The world is changing faster than ever, bringing with it brand-new problems, while our most persistent troubles — like poverty and health — haven’t gone anywhere. One thing has become abundantly clear: our machines aren’t going to save us; people are. How do we respond to problems new and old with humanity and dignity? In the […]Continue reading
Why you should listen
Dalio started Bridgewater out of his two-bedroom apartment in New York City in 1975 and has grown it into the fifth most important private company in the U.S. (according to Fortune magazine). Because of the firm’s many industry-changing innovations over its 40-year history, he has been called the “Steve Jobs of investing” by aiCIO magazine and named one of TIME magazine’s "100 Most Influential People."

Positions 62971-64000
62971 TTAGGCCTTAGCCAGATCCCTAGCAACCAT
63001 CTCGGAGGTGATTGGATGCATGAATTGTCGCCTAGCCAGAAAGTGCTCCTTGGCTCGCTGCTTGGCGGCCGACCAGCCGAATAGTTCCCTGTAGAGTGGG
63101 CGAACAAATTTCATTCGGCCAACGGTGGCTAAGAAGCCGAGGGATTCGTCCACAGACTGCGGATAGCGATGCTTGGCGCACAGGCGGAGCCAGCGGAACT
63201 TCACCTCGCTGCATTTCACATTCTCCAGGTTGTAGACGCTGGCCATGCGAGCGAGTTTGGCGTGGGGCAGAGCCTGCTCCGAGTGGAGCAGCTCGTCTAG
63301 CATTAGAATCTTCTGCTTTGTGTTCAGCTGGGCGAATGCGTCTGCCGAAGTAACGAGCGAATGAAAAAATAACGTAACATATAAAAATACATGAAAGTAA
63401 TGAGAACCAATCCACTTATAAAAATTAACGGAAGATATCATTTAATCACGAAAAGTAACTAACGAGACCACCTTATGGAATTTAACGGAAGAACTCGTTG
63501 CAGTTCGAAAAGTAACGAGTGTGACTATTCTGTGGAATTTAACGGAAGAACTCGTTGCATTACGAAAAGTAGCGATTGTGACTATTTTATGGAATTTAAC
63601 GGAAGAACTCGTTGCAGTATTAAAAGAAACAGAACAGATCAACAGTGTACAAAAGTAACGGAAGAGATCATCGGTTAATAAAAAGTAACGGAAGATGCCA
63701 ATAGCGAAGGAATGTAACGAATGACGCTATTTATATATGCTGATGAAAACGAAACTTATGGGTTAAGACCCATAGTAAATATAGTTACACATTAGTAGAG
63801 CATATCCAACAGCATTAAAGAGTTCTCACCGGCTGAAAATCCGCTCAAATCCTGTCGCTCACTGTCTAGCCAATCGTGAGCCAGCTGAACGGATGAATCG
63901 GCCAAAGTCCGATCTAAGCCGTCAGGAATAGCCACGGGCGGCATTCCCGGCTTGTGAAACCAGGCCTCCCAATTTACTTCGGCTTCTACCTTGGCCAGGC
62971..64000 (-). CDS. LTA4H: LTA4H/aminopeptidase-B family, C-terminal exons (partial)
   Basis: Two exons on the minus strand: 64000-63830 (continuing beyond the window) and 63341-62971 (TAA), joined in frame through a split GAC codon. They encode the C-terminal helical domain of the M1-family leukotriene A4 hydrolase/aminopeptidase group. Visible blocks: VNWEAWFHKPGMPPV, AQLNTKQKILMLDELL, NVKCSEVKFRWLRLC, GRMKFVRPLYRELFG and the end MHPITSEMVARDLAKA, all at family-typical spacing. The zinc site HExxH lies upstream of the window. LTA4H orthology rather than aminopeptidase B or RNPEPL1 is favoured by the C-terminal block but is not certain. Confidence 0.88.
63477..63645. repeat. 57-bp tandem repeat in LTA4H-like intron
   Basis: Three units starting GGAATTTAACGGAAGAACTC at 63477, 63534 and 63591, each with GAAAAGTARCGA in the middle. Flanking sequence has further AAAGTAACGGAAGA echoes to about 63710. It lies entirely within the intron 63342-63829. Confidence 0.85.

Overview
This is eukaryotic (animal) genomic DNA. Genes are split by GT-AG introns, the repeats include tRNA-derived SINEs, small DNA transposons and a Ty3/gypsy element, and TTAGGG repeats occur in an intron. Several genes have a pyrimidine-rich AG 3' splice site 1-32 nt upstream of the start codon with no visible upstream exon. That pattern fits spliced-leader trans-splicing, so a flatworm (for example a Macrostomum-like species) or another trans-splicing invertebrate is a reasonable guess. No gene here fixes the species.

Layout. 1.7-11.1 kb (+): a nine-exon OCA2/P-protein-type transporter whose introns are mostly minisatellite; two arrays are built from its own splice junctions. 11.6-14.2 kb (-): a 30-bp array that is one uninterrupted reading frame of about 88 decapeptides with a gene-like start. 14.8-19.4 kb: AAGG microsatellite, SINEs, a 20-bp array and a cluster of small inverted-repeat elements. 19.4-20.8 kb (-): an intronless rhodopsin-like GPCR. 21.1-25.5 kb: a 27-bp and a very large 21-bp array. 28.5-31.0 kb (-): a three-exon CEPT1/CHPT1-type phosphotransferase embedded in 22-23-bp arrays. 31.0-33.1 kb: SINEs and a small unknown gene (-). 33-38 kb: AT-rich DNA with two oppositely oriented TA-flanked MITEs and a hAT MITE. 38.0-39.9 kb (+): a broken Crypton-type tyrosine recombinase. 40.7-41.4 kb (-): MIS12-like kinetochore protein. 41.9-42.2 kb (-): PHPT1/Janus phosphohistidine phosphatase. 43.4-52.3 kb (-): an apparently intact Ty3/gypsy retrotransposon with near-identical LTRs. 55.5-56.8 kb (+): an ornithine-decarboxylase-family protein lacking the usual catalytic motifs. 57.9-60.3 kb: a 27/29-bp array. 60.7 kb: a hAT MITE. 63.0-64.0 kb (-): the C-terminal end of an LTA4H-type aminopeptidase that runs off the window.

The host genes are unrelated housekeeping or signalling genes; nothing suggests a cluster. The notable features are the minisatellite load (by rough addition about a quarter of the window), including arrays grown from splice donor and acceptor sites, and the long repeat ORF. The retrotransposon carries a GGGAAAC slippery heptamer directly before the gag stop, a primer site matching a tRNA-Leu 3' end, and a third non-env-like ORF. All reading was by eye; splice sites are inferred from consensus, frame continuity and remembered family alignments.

Dalio attributes Bridgewater’s success to its unique culture. He describes it as “a believability-weighted idea meritocracy” in which the people strive for “meaningful work and meaningful relationships through radical truth and radical transparency.” He has explained this approach in his book Principles, which has been downloaded more than three million times and has produced considerable curiosity and controversy.